Integral Urban House
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48" x 68" - 2 Layer Woven Jacquard Blanket - 100% Cotton
How could a home help its residents live responsibly and ecologically, respecting the finitude of the earth’s resources? What would a household look like as a site of urban food and energy production rather than a suburban platform for conspicuous mass consumption? How might adaptive reuse reclaim decaying older homes for new use rather than bulldozing them in urban redevelopment schemes?
The Back-to-the-City Movement
Founded in Berkeley in 1974, the Integral Urban House (IUH) was an experiment in domestic self-reliance and production-centered city living. It addressed increasing American frustration with environmental pollution and industrialized food production. From its composting toilet and solar-powered water heater to its bee hives, rabbit pens, and vegetable gardens, the IUH offered an ecologically sustainable model of “urban homesteading” and an alternative to the middle-class dream home.
The counterculture ‘back-to-the-land’ movement of the late-’60s sparked fresh experiments in alternative living and collective household structure. Frustrated with mainstream politics and consumerism, a generation of young, largely white, often college-educated youths moved out to the countryside to experience life in communes and renewed connection with nature. Through trial-and-error learning, communards developed agrarian skills that informed an ethos of ecosystem custodianship.
But the back-to-the-land movement was also escapist, evading responsibility for reforming the nation’s ecological crisis at its source. On the Berkeley campus of the University of California, a team of students and young faculty members would attempt to transplant communal modes of ecological living into an urban context. They were the forerunners of what became dubbed the “back-to-the-city movement.”
In the 1971-72 school year, Sim Van der Ryn and Carl Anthony of the Department of Architecture, along with graduate student Jim Campe, devised a design studio course called “Making a Place in the Country – The Outlaw Builder’s Studio.” It brought undergraduates to forested land that Van der Ryn had purchased in Marin County adjacent to the Point Reyes National Seashore. There, they studied ecological principles on site and acquired practical construction skills. By the end of the academic year, they had built a village of communal facilities and small sleeping shelters from salvaged lumber.
Van der Ryn’s rising profile prompted meetings with like-minded architects, engineers, and biologists to discuss how sustainable design might offer ways to reconnect with natural systems and live in more satisfying ways. They partnered to form the Farallones Institute, a non-profit organization focused on urban homesteading and energy autonomy.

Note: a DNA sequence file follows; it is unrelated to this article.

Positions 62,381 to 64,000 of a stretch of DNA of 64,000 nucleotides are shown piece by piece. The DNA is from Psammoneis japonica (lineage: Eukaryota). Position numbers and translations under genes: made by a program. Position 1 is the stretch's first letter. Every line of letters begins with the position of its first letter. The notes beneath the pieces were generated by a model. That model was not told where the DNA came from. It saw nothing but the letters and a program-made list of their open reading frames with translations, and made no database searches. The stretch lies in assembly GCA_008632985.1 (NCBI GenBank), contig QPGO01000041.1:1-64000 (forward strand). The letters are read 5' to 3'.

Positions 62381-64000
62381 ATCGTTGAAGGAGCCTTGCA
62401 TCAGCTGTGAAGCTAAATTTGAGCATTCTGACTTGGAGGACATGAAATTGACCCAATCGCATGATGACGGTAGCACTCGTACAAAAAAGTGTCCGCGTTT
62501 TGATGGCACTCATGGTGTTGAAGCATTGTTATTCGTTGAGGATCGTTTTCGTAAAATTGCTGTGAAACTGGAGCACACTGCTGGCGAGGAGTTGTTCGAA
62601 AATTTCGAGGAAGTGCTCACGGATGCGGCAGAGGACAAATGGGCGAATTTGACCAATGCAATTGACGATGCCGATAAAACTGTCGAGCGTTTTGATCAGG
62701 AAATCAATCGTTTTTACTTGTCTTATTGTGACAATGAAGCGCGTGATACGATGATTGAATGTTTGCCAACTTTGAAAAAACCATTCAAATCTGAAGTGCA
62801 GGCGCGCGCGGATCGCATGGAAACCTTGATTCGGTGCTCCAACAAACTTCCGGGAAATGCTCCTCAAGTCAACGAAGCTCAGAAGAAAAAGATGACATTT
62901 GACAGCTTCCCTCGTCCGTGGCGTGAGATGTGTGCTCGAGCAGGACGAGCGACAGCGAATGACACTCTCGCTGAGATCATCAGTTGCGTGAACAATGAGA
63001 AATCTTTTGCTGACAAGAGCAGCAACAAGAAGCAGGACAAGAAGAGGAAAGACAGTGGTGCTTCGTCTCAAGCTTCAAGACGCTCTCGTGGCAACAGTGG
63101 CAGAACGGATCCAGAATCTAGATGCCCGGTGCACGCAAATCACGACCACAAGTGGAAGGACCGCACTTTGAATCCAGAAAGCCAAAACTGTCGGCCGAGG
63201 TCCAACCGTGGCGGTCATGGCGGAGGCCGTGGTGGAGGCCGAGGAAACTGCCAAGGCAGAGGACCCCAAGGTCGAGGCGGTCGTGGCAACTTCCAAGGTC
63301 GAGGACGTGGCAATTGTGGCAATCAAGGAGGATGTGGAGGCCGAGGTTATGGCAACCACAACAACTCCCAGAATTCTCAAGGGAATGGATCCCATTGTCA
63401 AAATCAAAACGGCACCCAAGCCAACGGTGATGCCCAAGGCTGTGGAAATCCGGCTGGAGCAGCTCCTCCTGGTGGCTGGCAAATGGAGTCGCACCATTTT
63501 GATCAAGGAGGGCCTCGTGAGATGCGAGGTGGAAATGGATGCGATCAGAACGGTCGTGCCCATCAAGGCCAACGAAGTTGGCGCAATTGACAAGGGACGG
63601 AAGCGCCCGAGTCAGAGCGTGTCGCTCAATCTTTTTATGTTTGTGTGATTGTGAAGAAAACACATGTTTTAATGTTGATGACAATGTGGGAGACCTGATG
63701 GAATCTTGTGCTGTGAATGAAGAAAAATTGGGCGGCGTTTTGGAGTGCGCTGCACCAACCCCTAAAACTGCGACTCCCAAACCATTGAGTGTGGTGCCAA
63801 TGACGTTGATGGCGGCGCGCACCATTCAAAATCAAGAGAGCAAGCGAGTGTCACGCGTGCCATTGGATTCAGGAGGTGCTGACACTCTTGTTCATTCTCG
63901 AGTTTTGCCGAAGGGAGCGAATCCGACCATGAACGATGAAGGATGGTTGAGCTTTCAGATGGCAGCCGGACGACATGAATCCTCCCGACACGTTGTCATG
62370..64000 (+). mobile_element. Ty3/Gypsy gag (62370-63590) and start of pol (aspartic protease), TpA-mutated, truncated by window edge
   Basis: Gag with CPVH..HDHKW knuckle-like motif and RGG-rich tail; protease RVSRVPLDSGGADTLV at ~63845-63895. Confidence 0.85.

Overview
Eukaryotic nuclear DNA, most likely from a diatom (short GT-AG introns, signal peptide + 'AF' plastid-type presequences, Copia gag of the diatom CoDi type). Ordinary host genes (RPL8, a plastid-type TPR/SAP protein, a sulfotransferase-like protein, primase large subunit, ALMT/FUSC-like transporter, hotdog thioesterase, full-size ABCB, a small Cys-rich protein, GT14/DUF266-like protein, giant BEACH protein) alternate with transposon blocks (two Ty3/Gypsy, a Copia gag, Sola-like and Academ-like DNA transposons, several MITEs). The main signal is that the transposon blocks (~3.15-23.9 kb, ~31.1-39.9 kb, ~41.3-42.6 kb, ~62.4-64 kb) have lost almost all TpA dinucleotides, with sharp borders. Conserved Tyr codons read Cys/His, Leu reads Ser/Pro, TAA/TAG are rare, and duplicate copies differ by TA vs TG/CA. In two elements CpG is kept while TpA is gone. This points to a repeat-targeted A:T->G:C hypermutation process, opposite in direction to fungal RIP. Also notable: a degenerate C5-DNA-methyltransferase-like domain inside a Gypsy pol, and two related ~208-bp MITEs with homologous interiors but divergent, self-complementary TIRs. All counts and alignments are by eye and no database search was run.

Why “Integral”? For the Farallones Institute, the word meant both “together” and “essential,” evoking the “integration of ideas about structure as both habitat and life-support system.” “Integral” also marked a conscious departure from the term “self-sufficiency.” Because planetary systems and processes are so thoroughly interconnected, Institute participants concluded that no one truly could be self-sufficient. Instead, they focused on the pursuit of “self-reliance” through optimized use of available resources to create a better life.
Inside the Victorian: Home Is Where The … Composting Toilet Is?
The building that would become the Integral Urban House was a dilapidated Victorian cottage most recently used by the City of Berkeley as a drug rehab center. Within a block of a neighborhood undergoing processes of “urban renewal” through the displacement of residents and the demolition of older structures, the cottage at 1516 Fifth Street showcased the alternative of retaining historic buildings and investing in their adaptive reuse.
The Farallones Institute purchased the house for less than $10,000 and quickly got to work renovating the structure using recycled timber. Junk yards and dumps were scavenged for useful material. Insulation was installed to retain heat from passive solar collectors. Nothing was wasted, upholding an ethos of sustainability through reuse.
The construction of a backyard vegetable garden and a freshwater pond promised a first harvest of produce and fish by the time residents moved in. Lettuce, tomatoes, spring onions, kale, and fruit trees were some of the first crops planted. A beehive, chicken coop, and rabbit pen to provide honey, eggs, meat, and manure fertilizer completed the edible landscape.
More technologically ambitious projects included a composting toilet, the Swedish “Clivus Multrum,” installed below the house to produce nutrient-rich compost from human and vegetable waste through a carefully controlled process of aerobic decomposition. Greywater was collected in a catchment system to water the garden. Solar collectors flanked the southern face of the house, absorbing energy to generate hot water and electricity.